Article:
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TRE API reference manual

The regcomp() functions

#include <tre/regex.h>

int regcomp(regex_t *preg, const char *regex, int cflags);
int regncomp(regex_t *preg, const char *regex, size_t len, int cflags);
int regwcomp(regex_t *preg, const wchar_t *regex, int cflags);
int regwncomp(regex_t *preg, const wchar_t *regex, size_t len, int cflags);

The regcomp() function compiles the regex string pointed to by regex to an internal representation and stores the result in the pattern buffer structure pointed to by preg. The regncomp() function is like regcomp(), but regex is not terminated with the null byte. Instead, the len argument is used to give the length of the string, and the string may contain null bytes. The regwcomp() and regwncomp() functions work like regcomp() and regncomp(), respectively, but take a wide character (wchar_t) string instead of a byte string.

The cflags argument is a the bitwise inclusive OR of zero or more of the following flags (defined in the header <tre/regex.h>):

REG_EXTENDED
Use POSIX Extended Regular Expression (ERE) compatible syntax when compiling regex. The default syntax is the POSIX Basic Regular Expression (BRE) syntax, but it is considered obsolete.
REG_ICASE
Ignore case. Subsequent searches with the regexec family of functions using this pattern buffer will be case insensitive.
REG_NOSUB
Do not report submatches. Subsequent searches with the regexec family of functions will only report whether a match was found or not and will not fill the submatch array.
REG_NEWLINE
Normally the newline character is treated as an ordinary character. When this flag is used, the newline character ('\n', ASCII code 10) is treated specially as follows:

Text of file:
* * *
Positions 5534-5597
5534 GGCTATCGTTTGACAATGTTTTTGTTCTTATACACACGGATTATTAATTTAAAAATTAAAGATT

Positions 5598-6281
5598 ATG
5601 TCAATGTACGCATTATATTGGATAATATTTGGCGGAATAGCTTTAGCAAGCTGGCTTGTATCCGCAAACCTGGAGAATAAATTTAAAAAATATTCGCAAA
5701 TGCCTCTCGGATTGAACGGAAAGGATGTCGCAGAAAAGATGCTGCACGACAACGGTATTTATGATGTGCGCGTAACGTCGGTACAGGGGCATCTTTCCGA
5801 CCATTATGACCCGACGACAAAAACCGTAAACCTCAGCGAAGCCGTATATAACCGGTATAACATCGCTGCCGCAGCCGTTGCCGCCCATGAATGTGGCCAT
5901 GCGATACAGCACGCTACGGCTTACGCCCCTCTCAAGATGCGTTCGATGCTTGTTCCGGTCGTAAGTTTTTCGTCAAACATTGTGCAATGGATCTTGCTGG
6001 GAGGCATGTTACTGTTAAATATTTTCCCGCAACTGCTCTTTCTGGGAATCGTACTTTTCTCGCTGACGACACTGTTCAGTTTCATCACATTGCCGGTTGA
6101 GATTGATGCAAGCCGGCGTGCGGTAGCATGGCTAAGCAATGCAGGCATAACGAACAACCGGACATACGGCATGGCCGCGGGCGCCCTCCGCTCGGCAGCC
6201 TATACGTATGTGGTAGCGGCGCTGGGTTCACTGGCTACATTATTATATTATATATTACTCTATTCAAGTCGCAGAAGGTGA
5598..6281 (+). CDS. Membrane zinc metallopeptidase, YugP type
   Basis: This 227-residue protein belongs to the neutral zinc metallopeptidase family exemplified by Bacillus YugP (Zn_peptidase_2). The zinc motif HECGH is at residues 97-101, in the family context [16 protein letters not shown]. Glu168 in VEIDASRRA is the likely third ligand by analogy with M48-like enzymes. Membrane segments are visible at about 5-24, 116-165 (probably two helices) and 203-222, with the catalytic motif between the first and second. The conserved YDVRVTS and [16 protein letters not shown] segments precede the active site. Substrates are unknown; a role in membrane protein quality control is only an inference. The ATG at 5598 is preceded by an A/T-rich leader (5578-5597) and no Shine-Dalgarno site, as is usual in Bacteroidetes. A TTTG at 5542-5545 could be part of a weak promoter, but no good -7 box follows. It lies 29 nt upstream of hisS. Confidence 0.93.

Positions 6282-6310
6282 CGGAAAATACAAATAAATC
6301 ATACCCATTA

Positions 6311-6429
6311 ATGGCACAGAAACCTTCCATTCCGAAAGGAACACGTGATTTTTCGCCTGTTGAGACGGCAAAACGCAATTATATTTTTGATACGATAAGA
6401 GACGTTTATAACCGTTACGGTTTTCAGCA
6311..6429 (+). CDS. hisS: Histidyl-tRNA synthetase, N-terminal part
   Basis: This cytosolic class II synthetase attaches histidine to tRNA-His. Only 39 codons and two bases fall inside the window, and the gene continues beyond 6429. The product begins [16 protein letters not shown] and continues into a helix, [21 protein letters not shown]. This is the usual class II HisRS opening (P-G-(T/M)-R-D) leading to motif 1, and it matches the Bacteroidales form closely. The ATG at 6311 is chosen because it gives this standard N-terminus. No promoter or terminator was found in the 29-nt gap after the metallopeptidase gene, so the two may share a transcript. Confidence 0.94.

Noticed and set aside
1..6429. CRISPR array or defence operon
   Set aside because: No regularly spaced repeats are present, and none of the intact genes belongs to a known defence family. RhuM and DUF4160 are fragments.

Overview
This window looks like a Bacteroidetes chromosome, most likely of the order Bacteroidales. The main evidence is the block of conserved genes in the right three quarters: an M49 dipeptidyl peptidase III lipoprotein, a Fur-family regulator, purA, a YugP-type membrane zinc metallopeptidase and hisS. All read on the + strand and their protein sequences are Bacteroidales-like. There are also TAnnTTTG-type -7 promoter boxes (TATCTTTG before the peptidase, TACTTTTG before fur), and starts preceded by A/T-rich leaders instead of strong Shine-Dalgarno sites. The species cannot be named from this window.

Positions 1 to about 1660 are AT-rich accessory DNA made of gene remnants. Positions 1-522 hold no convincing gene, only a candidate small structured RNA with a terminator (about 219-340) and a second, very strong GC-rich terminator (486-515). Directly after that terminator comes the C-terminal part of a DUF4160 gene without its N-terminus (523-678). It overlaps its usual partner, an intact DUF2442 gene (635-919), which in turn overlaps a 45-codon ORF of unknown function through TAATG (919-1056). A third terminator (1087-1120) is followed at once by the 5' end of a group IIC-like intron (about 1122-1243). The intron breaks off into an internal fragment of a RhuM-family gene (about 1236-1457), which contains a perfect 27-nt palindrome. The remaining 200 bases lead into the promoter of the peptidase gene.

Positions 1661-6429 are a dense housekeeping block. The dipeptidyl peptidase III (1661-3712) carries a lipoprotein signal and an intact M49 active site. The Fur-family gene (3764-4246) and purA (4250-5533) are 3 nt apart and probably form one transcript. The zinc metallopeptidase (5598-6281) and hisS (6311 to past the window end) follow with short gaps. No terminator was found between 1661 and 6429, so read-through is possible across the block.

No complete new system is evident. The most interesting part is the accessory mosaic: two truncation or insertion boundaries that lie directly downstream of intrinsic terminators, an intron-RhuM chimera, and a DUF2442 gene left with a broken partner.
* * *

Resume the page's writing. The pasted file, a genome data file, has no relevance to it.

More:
1. The match-any-character operator (dot "." outside a bracket expression) does not match a newline.
  2. A non-matching list ([^...]) not containing a newline does not match a newline.
  3. The match-beginning-of-line operator ^ matches the empty string immediately after a newline as well as the empty string at the beginning of the string (but see the REG_NOTBOL regexec() flag below).
  4. The match-end-of-line operator $ matches the empty string immediately before a newline as well as the empty string at the end of the string (but see the REG_NOTEOL regexec() flag below).
REG_LITERAL
Interpret the entire regex argument as a literal string, that is, all characters will be considered ordinary. This is a nonstandard extension, compatible with but not specified by POSIX.
REG_NOSPEC
Same as REG_LITERAL. This flag is provided for compatibility with BSD.
REG_RIGHT_ASSOC
By default, concatenation is left associative in TRE, as per the grammar given in the base specifications on regular expressions of Std 1003.1-2001 (POSIX). This flag flips associativity of concatenation to right associative. Associativity can have an effect on how a match is divided into submatches, but does not change what is matched by the entire regexp.
REG_UNGREEDY
By default, repetition operators are greedy in TRE as per Std 1003.1-2001 (POSIX) and can be forced to be non-greedy by appending a ? character. This flag reverses this behavior by making the operators non-greedy by default and greedy when a ? is specified.